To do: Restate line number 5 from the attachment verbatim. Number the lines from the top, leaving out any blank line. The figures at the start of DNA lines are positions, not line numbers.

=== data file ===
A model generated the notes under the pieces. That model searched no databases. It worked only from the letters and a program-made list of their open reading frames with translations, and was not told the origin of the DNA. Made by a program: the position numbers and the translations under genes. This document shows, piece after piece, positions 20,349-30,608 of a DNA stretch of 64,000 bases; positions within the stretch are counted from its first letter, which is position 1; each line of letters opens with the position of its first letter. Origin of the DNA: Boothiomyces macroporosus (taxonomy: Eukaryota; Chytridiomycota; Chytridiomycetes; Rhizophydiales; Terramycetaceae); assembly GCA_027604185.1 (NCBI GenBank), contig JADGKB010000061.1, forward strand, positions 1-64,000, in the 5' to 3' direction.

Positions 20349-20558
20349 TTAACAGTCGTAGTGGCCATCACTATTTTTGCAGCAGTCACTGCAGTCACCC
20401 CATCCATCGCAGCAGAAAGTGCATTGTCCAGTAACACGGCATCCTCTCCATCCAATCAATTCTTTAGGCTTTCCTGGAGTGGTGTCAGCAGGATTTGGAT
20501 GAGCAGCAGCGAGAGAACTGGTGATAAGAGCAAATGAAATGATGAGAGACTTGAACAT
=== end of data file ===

20501 GAGCAGCAGCGAGAGAACTGGTGATAAGAGCAAATGAAATGATGAGAGACTTGAACAT